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There are so many stages of independence in your child’s life but nothing quite prepares you for the awful realisation that soon they will be ready to fly the nest. The thought is always there at the back of your mind but it is generally easy enough to keep it firmly under wraps until that day when they first return from school with literature about careers choices or further education. Suddenly it hits you like a thunderbolt – your little baby is leaving home. It makes no difference when people reassure you that they will still return in the holidays or they will be working near to home and in all probability still be living at home. The fact remains they are becoming independent adults, free to choose where and how they live. You become assailed by doubts and wonder whether secretly they are champing at the bit and will leave home without a backward glance. Is their interest in a University at the other end of the country a reflection of their desire to put as much distance as possible between themselves and home? Is their interest in a Gap year in Africa a way of escaping from their family? You find yourself encouraging them in everything they propose regardless of how it makes you feel personally which then results in their conviction that you want to see the back of them.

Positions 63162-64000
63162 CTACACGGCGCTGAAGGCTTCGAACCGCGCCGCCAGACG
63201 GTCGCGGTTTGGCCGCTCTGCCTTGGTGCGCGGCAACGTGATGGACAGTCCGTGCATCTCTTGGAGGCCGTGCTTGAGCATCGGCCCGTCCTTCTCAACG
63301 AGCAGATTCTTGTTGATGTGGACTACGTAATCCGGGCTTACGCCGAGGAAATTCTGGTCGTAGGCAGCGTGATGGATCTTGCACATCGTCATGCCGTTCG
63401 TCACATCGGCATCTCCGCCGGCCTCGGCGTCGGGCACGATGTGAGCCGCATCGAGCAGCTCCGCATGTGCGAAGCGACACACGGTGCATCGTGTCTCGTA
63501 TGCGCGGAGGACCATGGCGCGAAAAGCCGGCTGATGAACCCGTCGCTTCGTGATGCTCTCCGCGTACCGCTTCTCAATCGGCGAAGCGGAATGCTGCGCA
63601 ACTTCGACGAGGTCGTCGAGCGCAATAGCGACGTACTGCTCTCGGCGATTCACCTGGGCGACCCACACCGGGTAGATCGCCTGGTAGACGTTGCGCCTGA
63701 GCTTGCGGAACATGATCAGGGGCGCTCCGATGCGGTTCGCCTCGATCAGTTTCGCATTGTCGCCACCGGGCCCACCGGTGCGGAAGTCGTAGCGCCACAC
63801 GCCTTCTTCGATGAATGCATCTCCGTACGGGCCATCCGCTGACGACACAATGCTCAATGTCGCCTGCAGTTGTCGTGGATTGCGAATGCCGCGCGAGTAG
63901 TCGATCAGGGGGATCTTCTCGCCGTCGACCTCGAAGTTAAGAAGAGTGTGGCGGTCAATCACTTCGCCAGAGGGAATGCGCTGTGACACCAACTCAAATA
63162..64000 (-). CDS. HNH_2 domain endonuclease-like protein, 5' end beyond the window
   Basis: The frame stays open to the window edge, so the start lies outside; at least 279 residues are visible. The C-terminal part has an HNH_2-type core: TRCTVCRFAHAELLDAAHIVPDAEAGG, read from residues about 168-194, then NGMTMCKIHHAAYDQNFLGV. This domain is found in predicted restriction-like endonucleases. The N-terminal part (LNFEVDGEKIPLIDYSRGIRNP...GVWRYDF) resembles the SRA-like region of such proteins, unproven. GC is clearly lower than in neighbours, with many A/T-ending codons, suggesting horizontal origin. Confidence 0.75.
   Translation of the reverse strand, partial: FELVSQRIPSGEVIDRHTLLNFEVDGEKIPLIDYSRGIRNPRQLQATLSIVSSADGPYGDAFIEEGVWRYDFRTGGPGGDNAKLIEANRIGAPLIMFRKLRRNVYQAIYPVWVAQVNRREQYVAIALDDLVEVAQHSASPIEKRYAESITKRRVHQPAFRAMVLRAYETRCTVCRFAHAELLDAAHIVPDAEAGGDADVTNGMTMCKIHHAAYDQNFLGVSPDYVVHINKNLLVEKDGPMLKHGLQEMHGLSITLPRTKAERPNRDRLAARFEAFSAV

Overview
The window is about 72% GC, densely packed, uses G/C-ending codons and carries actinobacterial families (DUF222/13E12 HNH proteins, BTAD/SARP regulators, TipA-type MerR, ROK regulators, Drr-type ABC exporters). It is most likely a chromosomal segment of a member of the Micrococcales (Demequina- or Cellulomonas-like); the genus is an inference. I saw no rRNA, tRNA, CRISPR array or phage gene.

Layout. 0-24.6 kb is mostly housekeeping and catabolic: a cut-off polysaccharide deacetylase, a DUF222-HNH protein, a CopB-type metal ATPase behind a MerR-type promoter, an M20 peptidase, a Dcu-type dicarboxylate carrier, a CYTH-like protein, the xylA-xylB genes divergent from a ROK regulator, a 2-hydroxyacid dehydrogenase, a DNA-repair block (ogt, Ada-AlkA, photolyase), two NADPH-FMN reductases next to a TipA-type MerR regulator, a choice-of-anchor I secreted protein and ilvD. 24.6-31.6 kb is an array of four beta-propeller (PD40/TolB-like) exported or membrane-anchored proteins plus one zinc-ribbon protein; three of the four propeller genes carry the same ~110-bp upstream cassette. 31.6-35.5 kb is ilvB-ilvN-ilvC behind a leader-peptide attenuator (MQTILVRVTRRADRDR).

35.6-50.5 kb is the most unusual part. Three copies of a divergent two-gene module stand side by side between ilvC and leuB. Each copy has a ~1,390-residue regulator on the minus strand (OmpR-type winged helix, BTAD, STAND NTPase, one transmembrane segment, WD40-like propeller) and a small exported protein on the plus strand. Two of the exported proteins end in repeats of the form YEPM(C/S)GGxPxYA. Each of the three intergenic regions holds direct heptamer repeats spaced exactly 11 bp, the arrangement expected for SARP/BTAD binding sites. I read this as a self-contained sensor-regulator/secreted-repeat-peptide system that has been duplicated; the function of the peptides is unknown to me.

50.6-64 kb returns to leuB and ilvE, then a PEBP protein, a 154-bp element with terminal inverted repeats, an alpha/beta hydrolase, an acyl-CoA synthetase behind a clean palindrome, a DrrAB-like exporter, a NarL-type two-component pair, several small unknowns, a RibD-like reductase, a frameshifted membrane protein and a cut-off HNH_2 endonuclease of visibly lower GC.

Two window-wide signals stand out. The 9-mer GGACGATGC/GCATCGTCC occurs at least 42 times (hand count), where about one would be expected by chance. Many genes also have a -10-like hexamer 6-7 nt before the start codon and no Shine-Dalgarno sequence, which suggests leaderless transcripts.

Leaving home is hard to do. We’ve all been there and know how on the one hand it can be an exciting and liberating time but on the other scary as hell. For siblings left behind it can be a chance to grow up, be taken more seriously as the family dynamics change, to develop one’s own personality without the constraints imposed by an older sibling. But it can also be lonelier without an older sibling who was always ready with help and advice, was an ally when parents were being a pain, or who perhaps acted as a surrogate parent by putting you to bed or reading you stories. As a parent there is the need to adapt to a smaller household and also the loss of a friend. You worry that you haven’t prepared them enough for the big bad world. You worry that they won’t be happy. You worry that you won’t be there for them when they most need you.